These dancers are on pointe |

These dancers are on pointe

Sarah Mausolf
Vail CO, Colorado
Special to the DailyThe Vail Youth Ballet Company will perform a mix of classical ballet and modern and theatrical dances this weekend.

EDWARDS, Colorado ” Inside a brightly-lit studio in Edwards, teenaged girls practice a dance called the Pas de Prokofiev. The ballerinas perform a series of jumps, their pointe shoes hitting the floor with a thump.

“Try to land soft!” instructs Anne Powell, the director of the dance company, an enthusiastic woman with short dirty-blonde hair, tortoise-shell glasses, a fleece vest, wraparound skirt and leggings.

The girls keep dancing, and this time the classical music blasting from the stereo is the only sound.

“That’s better,” Powell says with a nod.

This is one of the final rehearsals before the girls assume the stage at Vail Mountain School in East Vail to perform “In Constant Motion.”

The show stars 20 teens in the Vail Youth Ballet Company. Ranging from 12 to 18 years old, the girls are the cream of the valley’s youth-dancing crop, a posse of ladies so technically proficient, they make leaping in pointe shoes look easy.

The show is sponsored by Friends of the Dance, a group of community members who meet in Edwards and provide things like guest teachers and scholarships for local dancers.

The program shows off the girls’ diverse talents. In “Balls of Air,” they wield large, colorful balloons from a specialty shop in Salt Lake City.

In “Between Friends,” the ballerinas show off their theatrical abilities. The dance, which focuses on friendship, has playful elements. Girls pick each other up and leap-frog over one another.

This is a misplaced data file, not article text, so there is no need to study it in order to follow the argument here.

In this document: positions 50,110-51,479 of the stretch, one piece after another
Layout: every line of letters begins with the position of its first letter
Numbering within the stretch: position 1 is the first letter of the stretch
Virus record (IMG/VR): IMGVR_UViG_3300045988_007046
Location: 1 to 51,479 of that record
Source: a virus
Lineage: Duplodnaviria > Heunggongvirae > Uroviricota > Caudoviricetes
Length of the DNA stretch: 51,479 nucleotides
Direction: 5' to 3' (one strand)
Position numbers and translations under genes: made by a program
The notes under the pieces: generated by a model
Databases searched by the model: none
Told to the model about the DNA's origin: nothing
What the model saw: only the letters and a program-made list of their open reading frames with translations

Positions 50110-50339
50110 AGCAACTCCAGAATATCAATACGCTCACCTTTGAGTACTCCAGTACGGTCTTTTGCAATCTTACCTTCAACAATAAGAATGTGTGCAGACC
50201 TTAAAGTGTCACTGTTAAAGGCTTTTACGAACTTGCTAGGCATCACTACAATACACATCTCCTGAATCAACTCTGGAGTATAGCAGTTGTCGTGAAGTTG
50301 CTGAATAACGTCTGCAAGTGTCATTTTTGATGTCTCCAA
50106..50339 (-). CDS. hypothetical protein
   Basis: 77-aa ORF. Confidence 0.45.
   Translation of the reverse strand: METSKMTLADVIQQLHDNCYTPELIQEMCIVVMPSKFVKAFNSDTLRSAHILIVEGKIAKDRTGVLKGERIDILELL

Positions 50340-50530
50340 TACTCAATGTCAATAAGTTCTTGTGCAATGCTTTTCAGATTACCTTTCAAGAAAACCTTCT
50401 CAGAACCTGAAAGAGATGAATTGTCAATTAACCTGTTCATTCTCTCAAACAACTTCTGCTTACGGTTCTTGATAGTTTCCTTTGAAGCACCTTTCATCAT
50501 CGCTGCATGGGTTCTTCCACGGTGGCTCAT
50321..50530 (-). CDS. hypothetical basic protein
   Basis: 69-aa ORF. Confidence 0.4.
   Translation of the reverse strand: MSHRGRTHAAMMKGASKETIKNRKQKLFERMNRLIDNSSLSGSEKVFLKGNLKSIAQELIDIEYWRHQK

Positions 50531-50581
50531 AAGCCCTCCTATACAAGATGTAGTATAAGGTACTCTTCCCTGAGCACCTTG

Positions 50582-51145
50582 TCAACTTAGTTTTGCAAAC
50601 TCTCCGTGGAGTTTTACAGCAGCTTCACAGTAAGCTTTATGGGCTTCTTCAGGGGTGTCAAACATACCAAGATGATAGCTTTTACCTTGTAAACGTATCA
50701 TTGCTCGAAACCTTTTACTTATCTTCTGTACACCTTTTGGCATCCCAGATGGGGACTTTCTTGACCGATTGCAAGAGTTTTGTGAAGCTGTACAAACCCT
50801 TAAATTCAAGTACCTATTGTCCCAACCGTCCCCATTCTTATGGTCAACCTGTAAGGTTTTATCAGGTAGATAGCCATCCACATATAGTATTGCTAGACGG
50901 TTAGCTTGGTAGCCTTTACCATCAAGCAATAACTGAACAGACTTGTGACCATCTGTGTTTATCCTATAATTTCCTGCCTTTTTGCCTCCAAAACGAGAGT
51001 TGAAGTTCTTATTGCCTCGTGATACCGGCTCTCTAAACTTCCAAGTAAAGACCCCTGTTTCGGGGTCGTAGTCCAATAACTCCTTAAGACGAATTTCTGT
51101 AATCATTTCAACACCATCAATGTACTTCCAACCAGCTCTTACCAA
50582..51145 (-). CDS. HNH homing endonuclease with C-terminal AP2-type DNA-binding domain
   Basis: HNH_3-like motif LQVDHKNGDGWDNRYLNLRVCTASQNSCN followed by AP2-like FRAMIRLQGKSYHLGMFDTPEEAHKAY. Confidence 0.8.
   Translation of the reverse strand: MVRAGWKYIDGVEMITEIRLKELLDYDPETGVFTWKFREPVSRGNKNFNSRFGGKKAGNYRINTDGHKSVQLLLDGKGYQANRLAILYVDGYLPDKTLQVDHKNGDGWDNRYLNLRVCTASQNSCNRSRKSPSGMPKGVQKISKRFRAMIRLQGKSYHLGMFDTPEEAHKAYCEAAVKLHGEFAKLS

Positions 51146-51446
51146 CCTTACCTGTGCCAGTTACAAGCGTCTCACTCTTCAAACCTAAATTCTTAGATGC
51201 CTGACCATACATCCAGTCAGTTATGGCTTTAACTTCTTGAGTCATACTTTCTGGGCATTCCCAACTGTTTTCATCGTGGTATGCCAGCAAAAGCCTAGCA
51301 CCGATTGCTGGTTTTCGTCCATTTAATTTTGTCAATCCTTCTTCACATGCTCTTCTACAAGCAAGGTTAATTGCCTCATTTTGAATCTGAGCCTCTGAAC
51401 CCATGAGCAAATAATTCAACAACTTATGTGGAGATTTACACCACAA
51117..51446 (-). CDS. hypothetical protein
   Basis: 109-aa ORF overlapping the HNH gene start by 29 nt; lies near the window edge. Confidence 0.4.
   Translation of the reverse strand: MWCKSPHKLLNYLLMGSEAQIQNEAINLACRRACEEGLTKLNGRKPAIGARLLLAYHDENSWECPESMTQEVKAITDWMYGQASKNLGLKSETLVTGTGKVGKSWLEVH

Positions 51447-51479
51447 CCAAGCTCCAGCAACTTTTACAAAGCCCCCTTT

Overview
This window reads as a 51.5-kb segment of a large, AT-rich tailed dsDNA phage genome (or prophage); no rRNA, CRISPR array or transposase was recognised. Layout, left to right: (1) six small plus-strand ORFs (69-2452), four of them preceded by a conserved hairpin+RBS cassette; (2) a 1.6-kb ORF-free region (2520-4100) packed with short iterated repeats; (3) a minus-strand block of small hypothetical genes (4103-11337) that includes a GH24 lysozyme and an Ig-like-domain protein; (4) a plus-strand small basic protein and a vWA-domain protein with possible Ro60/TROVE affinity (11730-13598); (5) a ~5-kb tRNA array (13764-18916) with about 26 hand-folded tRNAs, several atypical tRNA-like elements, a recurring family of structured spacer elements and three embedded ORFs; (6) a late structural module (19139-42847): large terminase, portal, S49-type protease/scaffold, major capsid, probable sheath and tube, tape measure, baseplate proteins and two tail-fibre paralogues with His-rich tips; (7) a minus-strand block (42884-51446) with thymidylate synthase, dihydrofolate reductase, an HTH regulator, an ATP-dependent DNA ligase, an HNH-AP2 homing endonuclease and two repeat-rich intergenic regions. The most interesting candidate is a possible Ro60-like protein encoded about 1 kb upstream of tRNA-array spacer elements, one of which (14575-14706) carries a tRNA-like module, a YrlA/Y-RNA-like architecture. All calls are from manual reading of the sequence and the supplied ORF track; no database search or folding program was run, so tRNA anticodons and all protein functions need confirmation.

Along with having fun, the teens will show off their skills in classic ballets from “Sleeping Beauty.”

A series of graceful leaps characterizes “Awakenings,” a dance set to an Antonio Vivaldi composition. Guest choreographer Molly Churchill dedicates the dance to her mother, who passed away about a year ago.

Girls become eligible to audition for the dance company at age 12. Those who make it follow a rigorous practice schedule and form close bonds.

“It’s definitely a family environment because we spend most of our lives here,” said 18-year-old Molly Allard, who performs a solo in the show.

Girls have been practicing three nights per week and all day on Saturday.

“They’re very devoted,” Powell said. “It’s different from a sport because their sport is all year.”

Some of the girls strive to be professional dancers. Allard is auditioning for musical theater and dance programs at eight colleges. Other ballerinas dance purely for fun.

“I just love to dance,” Susanna DeChant, 15, said. “It’s the movement and the feeling when you get the step right ” it’s a huge adrenaline rush. That’s why I’m still here.”

High Life Writer Sarah Mausolf can be reached at 748-2938 or

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